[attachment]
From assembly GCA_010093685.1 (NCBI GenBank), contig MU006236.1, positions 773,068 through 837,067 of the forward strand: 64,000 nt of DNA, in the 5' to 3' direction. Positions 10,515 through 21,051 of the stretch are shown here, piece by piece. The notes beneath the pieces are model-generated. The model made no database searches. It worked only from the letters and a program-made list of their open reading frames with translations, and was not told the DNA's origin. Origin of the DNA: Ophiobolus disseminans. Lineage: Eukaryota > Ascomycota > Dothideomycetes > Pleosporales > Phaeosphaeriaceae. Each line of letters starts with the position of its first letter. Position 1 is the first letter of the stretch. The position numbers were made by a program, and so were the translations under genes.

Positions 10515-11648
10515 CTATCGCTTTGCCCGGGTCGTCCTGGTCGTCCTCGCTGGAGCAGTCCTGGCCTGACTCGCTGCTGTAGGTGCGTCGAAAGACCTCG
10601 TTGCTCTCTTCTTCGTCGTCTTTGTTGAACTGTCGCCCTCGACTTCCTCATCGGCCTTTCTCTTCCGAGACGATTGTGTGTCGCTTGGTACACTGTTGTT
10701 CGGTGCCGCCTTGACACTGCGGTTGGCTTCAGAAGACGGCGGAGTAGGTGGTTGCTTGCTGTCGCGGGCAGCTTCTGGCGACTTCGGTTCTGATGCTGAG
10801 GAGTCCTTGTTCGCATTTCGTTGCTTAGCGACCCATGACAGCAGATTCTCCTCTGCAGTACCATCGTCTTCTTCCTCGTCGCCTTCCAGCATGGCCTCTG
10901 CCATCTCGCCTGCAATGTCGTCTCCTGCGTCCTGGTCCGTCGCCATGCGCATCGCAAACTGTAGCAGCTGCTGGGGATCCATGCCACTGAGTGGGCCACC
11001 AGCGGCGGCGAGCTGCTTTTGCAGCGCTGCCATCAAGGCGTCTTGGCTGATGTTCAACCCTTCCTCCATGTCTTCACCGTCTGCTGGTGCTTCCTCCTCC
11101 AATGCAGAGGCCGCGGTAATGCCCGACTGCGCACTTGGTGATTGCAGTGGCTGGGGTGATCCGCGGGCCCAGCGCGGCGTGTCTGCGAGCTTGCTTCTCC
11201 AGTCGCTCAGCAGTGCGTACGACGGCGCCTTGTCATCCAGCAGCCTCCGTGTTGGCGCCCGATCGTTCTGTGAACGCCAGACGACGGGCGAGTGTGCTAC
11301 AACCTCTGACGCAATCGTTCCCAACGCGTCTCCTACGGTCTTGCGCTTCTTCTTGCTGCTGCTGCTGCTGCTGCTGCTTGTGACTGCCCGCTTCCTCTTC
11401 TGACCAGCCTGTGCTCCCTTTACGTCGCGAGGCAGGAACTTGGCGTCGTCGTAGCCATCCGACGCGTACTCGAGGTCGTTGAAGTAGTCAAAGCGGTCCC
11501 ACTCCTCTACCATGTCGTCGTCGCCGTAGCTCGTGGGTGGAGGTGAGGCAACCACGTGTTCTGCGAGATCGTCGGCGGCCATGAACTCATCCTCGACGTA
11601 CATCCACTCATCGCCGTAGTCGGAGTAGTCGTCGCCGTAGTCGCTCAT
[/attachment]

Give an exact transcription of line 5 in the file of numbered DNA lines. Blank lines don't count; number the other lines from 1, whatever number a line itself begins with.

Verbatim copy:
10701 CGGTGCCGCCTTGACACTGCGGTTGGCTTCAGAAGACGGCGGAGTAGGTGGTTGCTTGCTGTCGCGGGCAGCTTCTGGCGACTTCGGTTCTGATGCTGAG